Back up a SQL Server virtual machine
Azure Backup can back up VMs that contain SQL Server. These backups would contain not just SQL Server databases; they would everything that is in the VM so it could be restored as a whole. While this option may not be right for everyone, it can potentially protect against problems like ransomware.
VM-level backups are SQL Server-aware, also known as application aware, so they'll create an application-consistent backup. This means that if you restore a VM-level backup, it will not ‘break’ SQL Server. If using this option, when looking in the SQL Server log you'll see that the I/O has been momentarily frozen and then starts again when complete. If this causes issues with availability features like AGs, you may want to consider another backup strategy.
Combining SQL Server backups with snapshots can potentially cause issues. If snapshot delays cause backup failures, set following registry key:
Use local disks or a network share for backup files
As with on premises SQL Server instances, databases can be backed up to disks attached to the VM or to network shares (including the file share in Azure called Azure Files) that SQL Server has access to. If you're backing up to disks local to the VM, ensure that they aren't written to the ephemeral storage that is erased upon shutdown or restart. You might also want to make sure that the backups are copied to a second location so as not to create a single point of failure.
Backup databases to and restore from URL
Another option is to configure backup to URL for the SQL Server instance installed in the VM. Unlike backups made on premises, backup and restore from URL for an IaaS VM is effectively a local option.
Backup to URL requires an Azure storage account and uses the Azure blob storage service. Inside the storage account, there are containers, and the blobs are stored there. Unlike a path on your local disk, the path to a backup file will look something like
https://ACCOUNTNAME.blob.core.windows.net/ContainerName/MyDatabase.bak. You can include more folder names under your container for easier identification of backups (for example, FULL, DIFF, LOG).
To backup to or restore from a URL, authentication must be established between the SQL Server instance and Azure. Remember that inside of an Azure VM, SQL Server doesn't know it's running on Azure. A SQL Server Credential can be composed of the Azure storage account name and access key authentication or a Shared Access Signature. If the former is used, the backup will be stored as a page blob and if the latter, it will be stored as a block blob. Starting with SQL Server 2016, only block blob is available so you should use a Shared Access Signature. From a cost perspective, block blobs are also cheaper, and Shared Access Signature tokens offer better security control.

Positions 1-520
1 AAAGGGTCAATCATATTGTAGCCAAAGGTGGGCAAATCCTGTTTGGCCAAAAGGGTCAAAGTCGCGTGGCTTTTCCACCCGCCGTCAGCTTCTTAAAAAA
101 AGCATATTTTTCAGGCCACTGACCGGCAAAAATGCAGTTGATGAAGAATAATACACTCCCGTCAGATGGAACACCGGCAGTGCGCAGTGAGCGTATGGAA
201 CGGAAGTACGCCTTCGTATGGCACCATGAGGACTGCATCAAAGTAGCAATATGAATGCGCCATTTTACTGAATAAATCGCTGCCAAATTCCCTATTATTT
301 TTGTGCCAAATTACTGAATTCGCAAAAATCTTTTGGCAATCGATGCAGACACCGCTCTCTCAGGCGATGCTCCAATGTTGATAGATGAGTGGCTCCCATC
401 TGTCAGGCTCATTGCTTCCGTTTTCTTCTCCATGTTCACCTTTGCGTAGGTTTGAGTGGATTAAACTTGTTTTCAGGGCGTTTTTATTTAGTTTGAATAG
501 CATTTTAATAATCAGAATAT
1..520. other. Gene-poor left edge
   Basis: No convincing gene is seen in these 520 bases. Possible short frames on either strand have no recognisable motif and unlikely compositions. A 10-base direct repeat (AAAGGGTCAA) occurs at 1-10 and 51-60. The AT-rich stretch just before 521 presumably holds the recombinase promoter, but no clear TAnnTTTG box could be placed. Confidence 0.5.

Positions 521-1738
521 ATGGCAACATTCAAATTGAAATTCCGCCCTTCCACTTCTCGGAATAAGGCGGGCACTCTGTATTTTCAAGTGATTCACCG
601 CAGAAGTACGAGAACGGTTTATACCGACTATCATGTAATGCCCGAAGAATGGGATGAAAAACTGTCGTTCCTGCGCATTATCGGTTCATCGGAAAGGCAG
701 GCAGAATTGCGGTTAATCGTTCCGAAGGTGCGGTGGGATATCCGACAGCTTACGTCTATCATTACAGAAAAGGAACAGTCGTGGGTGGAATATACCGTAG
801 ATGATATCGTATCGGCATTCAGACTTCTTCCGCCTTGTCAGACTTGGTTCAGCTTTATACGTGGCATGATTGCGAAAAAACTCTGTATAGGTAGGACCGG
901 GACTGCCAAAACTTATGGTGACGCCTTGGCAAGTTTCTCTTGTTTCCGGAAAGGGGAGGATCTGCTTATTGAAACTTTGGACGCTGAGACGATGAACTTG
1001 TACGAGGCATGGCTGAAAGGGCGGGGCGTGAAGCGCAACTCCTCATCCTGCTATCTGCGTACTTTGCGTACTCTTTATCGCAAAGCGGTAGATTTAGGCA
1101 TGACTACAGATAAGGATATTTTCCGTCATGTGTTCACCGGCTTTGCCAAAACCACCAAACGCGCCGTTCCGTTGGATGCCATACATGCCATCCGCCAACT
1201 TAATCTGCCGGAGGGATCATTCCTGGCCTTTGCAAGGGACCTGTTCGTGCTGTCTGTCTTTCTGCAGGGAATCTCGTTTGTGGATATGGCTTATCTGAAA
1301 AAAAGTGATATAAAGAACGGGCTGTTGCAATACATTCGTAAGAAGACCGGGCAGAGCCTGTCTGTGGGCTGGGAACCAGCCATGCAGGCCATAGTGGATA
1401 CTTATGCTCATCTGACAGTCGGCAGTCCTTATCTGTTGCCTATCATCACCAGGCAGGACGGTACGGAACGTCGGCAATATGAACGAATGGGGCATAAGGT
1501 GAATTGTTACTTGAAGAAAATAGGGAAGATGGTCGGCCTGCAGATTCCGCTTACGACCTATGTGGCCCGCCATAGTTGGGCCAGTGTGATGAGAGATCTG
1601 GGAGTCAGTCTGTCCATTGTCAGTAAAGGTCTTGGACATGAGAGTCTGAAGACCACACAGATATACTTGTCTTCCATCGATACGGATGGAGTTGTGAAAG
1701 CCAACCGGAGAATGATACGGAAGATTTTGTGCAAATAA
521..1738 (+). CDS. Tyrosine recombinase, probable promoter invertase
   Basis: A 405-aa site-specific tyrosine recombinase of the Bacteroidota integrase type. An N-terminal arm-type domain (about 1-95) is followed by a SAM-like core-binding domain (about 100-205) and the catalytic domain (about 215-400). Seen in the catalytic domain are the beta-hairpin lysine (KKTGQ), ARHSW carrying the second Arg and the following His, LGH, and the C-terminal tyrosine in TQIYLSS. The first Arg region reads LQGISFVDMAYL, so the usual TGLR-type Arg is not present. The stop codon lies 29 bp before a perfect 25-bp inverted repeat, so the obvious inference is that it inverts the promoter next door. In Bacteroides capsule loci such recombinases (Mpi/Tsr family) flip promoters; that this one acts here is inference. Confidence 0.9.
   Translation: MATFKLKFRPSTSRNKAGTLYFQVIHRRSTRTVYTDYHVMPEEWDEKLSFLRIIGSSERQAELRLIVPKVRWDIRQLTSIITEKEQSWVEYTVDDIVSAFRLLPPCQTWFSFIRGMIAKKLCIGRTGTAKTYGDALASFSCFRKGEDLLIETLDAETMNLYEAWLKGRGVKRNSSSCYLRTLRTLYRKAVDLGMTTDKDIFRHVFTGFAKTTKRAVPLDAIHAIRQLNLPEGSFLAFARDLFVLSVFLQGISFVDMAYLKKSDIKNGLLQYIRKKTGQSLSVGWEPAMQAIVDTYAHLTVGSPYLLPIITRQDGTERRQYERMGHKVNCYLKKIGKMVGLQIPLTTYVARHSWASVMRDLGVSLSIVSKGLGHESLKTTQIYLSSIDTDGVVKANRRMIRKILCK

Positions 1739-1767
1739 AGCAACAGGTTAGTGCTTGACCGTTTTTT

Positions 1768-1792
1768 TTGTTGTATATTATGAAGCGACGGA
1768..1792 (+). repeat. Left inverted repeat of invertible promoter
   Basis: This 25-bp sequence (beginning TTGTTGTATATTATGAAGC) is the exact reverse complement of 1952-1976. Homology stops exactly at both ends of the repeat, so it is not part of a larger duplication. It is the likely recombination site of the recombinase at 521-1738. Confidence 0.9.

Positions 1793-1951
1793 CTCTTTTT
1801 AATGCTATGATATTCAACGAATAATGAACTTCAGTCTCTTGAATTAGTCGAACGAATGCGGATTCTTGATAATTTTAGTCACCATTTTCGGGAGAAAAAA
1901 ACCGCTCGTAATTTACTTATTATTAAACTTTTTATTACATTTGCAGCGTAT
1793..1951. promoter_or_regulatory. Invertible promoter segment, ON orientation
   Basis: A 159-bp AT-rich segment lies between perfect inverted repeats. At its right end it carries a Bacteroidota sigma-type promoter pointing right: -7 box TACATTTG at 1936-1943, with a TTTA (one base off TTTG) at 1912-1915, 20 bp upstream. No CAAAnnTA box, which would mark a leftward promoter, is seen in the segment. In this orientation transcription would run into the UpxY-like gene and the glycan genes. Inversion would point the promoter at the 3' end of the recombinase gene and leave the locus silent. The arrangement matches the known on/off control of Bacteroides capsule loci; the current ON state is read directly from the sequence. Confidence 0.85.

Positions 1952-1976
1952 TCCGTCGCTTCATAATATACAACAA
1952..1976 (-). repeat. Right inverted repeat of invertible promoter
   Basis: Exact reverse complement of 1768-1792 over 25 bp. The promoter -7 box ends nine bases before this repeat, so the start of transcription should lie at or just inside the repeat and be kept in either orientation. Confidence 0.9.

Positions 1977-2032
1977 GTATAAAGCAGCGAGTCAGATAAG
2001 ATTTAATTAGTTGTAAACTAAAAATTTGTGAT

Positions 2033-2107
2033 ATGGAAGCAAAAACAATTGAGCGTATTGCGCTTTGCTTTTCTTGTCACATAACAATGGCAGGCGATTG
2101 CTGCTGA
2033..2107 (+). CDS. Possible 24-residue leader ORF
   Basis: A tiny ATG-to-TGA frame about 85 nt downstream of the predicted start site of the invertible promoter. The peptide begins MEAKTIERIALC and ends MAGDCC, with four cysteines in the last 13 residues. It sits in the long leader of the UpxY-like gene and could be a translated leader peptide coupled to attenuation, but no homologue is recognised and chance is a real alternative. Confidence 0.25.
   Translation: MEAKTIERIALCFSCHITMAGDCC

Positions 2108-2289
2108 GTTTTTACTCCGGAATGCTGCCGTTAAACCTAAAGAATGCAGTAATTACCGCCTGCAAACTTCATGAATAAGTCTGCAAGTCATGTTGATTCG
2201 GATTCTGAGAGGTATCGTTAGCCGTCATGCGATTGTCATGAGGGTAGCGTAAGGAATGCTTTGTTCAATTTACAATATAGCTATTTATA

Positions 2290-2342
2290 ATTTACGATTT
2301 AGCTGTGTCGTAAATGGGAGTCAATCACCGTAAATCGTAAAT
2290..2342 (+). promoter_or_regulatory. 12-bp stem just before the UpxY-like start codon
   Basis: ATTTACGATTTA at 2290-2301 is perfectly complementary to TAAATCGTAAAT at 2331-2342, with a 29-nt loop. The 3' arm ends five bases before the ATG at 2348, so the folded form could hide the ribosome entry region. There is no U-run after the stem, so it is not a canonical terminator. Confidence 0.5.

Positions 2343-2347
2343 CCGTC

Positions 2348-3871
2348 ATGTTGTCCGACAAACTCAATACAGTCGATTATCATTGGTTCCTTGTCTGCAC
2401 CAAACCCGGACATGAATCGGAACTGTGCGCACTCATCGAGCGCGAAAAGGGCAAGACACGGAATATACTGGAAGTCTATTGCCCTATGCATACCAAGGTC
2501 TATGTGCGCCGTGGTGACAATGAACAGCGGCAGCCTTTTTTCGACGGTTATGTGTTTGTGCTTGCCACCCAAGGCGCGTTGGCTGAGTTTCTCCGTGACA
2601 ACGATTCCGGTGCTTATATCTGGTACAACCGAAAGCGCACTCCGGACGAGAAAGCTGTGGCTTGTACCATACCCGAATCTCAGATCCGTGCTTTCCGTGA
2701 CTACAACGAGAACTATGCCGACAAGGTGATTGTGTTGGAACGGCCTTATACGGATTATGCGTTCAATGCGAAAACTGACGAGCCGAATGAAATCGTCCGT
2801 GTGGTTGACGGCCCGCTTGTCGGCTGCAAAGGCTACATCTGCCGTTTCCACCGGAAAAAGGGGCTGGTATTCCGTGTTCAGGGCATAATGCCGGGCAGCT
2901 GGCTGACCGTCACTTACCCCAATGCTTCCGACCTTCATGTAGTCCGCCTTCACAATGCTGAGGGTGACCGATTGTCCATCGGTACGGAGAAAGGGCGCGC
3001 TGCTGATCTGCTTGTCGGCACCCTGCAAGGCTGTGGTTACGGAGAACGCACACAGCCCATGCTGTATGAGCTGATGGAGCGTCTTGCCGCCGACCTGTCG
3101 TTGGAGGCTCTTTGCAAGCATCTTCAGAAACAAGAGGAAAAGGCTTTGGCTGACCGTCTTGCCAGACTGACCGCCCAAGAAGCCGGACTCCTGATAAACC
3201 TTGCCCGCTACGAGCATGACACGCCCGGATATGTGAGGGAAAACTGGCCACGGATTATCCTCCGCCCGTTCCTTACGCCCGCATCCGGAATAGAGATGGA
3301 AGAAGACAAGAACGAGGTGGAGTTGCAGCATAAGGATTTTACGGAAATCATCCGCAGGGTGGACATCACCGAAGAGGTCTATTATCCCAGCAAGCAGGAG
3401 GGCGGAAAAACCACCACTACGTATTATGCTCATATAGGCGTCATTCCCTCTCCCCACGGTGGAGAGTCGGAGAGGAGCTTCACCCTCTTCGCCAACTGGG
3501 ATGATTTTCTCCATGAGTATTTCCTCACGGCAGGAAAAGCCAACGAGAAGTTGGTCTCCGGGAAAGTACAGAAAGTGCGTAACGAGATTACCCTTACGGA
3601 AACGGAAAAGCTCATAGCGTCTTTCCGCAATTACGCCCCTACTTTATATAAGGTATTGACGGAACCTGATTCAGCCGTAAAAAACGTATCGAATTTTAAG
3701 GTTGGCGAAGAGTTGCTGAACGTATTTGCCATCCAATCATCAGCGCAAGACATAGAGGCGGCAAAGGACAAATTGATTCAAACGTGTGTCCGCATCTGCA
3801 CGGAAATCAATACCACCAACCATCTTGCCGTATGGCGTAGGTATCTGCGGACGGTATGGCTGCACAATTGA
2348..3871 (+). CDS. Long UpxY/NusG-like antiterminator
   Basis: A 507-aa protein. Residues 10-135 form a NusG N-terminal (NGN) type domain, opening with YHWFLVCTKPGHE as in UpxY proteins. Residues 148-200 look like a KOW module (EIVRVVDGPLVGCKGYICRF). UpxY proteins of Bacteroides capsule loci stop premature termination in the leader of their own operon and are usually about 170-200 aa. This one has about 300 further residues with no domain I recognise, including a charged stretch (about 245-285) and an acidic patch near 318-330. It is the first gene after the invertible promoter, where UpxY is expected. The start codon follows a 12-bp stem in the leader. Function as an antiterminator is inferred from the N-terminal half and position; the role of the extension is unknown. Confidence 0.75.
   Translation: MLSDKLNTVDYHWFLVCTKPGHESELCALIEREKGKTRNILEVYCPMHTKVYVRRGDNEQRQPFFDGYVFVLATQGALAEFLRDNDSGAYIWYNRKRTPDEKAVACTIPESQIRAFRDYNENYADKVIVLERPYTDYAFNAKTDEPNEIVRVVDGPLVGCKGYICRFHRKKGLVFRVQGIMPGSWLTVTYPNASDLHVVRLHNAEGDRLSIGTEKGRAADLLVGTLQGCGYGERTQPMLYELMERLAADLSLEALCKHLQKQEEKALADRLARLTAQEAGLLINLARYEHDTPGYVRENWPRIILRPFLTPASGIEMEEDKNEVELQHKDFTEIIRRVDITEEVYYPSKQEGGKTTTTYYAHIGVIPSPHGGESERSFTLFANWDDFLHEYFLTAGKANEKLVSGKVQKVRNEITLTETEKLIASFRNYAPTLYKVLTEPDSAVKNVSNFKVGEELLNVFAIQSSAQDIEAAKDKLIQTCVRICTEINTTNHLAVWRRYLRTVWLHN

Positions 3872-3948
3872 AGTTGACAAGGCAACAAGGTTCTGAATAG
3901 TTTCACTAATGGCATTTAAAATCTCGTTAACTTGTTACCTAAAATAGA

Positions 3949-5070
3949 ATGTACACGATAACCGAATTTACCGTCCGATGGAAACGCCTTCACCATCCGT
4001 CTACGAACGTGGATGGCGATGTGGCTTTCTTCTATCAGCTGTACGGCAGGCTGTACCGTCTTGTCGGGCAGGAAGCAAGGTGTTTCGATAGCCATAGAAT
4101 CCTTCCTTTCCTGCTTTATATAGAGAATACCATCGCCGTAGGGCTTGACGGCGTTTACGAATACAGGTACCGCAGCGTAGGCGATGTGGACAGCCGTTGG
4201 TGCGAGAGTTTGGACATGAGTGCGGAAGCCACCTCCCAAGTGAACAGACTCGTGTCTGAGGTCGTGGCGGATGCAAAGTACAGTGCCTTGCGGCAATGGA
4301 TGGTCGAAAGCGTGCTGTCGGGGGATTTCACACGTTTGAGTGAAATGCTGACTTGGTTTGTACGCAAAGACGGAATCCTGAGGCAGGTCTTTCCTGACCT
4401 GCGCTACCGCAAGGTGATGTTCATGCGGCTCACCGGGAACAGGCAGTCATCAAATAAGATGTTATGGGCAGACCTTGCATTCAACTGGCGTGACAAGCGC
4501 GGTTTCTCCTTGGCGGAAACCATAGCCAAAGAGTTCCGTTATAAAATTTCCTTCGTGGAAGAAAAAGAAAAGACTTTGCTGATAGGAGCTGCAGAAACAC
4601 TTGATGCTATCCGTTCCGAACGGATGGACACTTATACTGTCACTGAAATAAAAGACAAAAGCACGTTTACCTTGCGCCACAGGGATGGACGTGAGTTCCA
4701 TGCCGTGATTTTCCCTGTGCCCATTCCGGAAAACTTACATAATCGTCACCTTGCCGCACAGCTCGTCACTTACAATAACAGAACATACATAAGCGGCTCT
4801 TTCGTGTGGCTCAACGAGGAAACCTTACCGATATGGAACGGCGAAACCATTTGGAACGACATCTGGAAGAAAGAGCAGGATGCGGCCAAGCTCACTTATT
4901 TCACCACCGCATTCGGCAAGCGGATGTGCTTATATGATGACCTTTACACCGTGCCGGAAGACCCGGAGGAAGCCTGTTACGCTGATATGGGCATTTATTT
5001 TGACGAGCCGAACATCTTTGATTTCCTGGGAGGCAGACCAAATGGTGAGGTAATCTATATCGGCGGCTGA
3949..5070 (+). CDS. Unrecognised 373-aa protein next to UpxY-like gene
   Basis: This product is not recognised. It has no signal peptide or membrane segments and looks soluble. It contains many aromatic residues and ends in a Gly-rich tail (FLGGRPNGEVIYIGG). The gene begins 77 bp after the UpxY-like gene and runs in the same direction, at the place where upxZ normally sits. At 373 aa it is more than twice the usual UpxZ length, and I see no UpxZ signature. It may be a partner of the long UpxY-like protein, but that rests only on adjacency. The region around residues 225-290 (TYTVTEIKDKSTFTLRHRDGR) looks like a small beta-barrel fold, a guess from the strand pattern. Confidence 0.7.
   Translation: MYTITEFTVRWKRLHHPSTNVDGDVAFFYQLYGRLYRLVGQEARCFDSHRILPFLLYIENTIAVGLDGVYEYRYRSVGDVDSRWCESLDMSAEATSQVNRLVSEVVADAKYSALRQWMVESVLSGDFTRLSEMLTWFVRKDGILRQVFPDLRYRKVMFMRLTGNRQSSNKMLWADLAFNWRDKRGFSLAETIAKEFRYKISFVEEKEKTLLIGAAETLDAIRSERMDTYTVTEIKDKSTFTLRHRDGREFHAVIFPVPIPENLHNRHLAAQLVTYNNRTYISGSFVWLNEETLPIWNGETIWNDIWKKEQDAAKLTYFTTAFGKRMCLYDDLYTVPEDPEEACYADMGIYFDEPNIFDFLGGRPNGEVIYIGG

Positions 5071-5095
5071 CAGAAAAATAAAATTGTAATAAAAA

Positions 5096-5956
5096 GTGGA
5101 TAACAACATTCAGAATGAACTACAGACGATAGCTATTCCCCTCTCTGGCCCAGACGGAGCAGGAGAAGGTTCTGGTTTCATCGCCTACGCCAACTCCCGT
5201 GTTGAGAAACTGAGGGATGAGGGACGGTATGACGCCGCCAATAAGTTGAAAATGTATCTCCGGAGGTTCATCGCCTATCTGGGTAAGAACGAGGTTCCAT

Restoring from a URL is as simple as restoring from disk or a network share. In the SQL Server Management Studio UI, select URL from the backup media type in the Wizard. If using Transact-SQL, instead of using FROM DISK, you would use FROM URL with the appropriate location and backup file name(s). Here are some sample statements:
The following statement would back up a transaction log.
BACKUP LOG contoso TO URL = 'https://myacc.blob.core.windows.net/mycontainer/contoso202003271200.trn'
The following statement would restore a full database backup without recovering it, so that a differential or transaction log backups could be applied.
RESTORE DATABASE contoso FROM URL = 'https://myacc.blob.core.windows.net/mycontainer/contoso20200327.bak' WITH NORECOVERY
Automated backups using the SQL Server resource provider
Any IaaS VM that has SQL Server installed can use the SQL Server resource provider. One of its options is the ability to configure automated backups so Azure takes care of backing up SQL Server databases. It requires the use of a storage account.
One benefit of implementing backups this way is that you can manage retention times for the backups. Another benefit is that you can ensure RPO due to the ability to take database and transaction log backups all in one easy-to-configure place. The image below shows an example of what configuring an automated backup looks like in the Azure portal.
The automated backup option is currently only available for Windows Server-based SQL Server installations.
You choose one method of backing up databases with IaaS-based SQL Server deployments. For example, if you use automated backups, especially with transaction log backups, do not also configure those at the instance level inside the VM. You could cause problems with the log chain with restoring a database if things are uncoordinated, because each log backup clears the log and you must have an entire unbroken chain of log backups in order to do a log restore. For example, if transaction log backups happen inside the guest as well as at the Azure level, you may have to piece together the backups to do a restore.
While the backups can be automated, restores can't be. You would need to configure and use the restore from URL functionality within SQL Server.
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